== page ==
In John 13-16, Jesus informed His disciples of His mission to reveal God and reconcile those the Father had given Him. In His intercessory prayer in John 17, Jesus synthesized some of the macro themes of Scripture’s storyline.
(1) In John 17:3, Jesus described the Father as the only true God, reinforcing Israel’s understanding of monotheism. The opening verse of Genesis, “in the beginning, God created the heavens and the earth,” laid the foundation for Israel’s understanding that there is only one God. In Gen 1:2 and 1:26, the concept of God includes multiple persons. God’s promises to Abraham (Gen 12:1-3; 15:1-16) were made in and of Himself. When God called Moses and led Israel out of Egypt, God established His supremacy over the gods of the Egyptians (Exod 3:1-15; 8:18-19). After the exodus, Moses sang, “LORD, who is like You among the gods? Who is like You, glorious in holiness, revered with praises performing wonders?” (Exod 15:11). In the first commandment of the Decalogue, the Lord told His people, “Do not have other gods besides Me” (Exod 20:3). Israel’s idolatry with the golden calf in Exodus 32 contradicted God’s revelation of Himself to His people. In Deut 6:4, Moses said, “Listen, Israel: The LORD our God, the LORD is One.” During the reign of Ahab, in 1 Kings 18, God showed His supremacy as the only true God by answering Elijah’s prayer when Elijah organized the two altars on Mount Carmel. After the Lord consumed the soaked altar, the people cried out, “Yahweh, He is God! Yahweh, He is God!” (1 Kgs 18:39). Daniel portrayed Israel’s God as the one true God, the Ancient of Days, and noted that certain figures like the son of man (Dan 7:13-14) and the angel Michael (10:10-11:1; 12:1-4) had a special relationship with God. In John 17:3, Jesus said that eternal life consisted of knowing the Father and the One the Father had sent, Jesus Himself. In what followed in Jesus’ prayer, Jesus portrayed the Father as unique and above all while also describing His own uniqueness as the One sent by the Father to reveal the Father and return to the Father. In John 17, Jesus qualified Israel’s concept of monotheism in relation to His incarnation. The Father sent Jesus, His divine Son, to reveal Him and secure redemption for all those whom the Father had given to Him. Jesus’ prayer reinforces Jewish monotheism while also presenting Himself as a Person distinct from the Father, but equal in divinity.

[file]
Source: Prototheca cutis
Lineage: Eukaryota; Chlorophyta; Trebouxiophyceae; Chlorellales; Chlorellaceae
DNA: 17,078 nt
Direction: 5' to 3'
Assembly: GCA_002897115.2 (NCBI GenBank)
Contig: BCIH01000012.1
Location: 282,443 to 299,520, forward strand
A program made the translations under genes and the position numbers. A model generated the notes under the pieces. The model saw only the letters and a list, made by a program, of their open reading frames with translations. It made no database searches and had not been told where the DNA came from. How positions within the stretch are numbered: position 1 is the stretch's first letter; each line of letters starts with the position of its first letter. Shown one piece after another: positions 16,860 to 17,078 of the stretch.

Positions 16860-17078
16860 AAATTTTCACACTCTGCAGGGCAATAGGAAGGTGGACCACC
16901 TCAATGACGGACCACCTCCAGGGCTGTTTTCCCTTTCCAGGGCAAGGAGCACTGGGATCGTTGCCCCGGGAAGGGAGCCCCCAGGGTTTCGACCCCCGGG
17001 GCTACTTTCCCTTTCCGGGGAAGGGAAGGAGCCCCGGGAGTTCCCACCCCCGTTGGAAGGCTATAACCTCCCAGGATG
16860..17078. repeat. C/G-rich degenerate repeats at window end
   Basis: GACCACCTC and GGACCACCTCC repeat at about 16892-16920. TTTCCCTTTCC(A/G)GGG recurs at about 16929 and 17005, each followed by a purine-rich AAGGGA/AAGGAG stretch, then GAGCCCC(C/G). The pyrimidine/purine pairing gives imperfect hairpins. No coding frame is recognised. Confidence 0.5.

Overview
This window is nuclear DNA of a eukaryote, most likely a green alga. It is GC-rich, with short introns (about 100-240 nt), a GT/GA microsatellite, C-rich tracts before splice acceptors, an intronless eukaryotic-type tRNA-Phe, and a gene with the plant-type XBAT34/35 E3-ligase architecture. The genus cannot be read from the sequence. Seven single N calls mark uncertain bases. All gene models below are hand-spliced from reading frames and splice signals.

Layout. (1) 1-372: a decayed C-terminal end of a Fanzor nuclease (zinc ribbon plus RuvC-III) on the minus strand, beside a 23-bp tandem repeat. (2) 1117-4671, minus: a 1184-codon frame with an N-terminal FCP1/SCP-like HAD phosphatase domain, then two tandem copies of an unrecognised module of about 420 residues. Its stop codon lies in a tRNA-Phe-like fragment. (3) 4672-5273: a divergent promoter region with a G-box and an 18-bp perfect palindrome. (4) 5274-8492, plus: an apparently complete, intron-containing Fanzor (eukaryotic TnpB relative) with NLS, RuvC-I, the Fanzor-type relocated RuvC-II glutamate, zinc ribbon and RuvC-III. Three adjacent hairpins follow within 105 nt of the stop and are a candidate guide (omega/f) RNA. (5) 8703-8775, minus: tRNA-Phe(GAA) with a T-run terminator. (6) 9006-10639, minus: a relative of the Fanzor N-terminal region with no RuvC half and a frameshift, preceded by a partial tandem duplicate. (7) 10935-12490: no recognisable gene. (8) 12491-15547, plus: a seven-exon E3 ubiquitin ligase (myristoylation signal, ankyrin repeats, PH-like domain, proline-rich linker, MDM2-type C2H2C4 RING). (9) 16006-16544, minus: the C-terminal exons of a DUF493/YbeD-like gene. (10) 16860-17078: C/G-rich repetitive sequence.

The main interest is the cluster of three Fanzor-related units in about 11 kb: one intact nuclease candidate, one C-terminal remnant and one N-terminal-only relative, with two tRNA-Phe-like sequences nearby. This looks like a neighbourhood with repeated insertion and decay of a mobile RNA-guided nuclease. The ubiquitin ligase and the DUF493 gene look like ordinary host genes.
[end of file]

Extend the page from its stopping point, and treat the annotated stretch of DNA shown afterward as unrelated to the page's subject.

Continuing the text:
(2) In John 17:5, 11, and 13, Jesus spoke of going to the Father out of the world, reflecting Old Testament imagery of God’s transcendence over the world. God’s speech acts of creation in Genesis 1 portrayed Him as distinct from and over what He created. God’s word of judgement through Noah in Gen 6:9-8:22 reinforced the theological framework of the early chapters of Genesis. God was distinct from the world but had a personal interest in human behavior and the ability to alter the natural elements as He wished. When the Lord appeared to Moses at the burning bush in Exod 3:1-15, the Lord revealed Himself as holy, distinct from creation. In the second commandment, the Lord told His people to avoid making any idol that could represent Him (Exod 20:4-6; Deut 5:8-10). God’s transcendence over creation was reinforced when His glory temporarily filled the tabernacle Moses and Israel made in the wilderness (Exod 40:34-38) and the temple Solomon constructed in Jerusalem (1 Kgs 8:10-13). When Solomon dedicated the temple, he confessed that though God dwells in the heavens, the temple was also a special place for His name to be represented among His people (1 Kgs 8:27, 30, 43, 49). Isaiah said that God’s throne is in heaven and earth is His footstool (Isa 66:1; Acts 7:49-50). Jesus asked the Father to glorify Him in His presence (John 17:5), because He was leaving the world and going to the Father (John 17:11, 13; 14:2-4, 27-31). Jesus asked the Father that those who believed could be with Him and the Father and see His glory (John 17:24; 14:6).
(3) In John 17:15, Jesus prayed that the Father would protect the disciples from the evil one, referencing Satan’s destructive powers in the Old Testament. In Gen 3:1-7, Satan slandered God’s good word to Adam and Eve, tempting them to eat the forbidden fruit so that they would be like God in knowing good and evil. The Lord said that Eve’s sin would result in hostility between humanity and Satan. The Lord allowed Satan to test Job, afflicting Job’s family and his person (Job 1:6-2:10). The Lord allowed Satan to tempt David’s pride and David initiated a census of his warriors, inciting the Lord’s wrath on David and Israel (2 Samuel 24). In one of Zechariah’s visions, the prophet saw Satan accusing Joshua the high priest until the time when the Lord intervened to rebuke Satan and remove Joshua’s guilt so that the priest could perform his duties in the pure clothes the Lord provided for him (Zech 3:1-5). In John 17:15, Jesus prayed, “I am not praying that you take them out of the world but that You protect them from the evil one.” In the flow of Jesus’ prayer, protection from the evil one included sanctification by the word of God’s truth (John 17:17).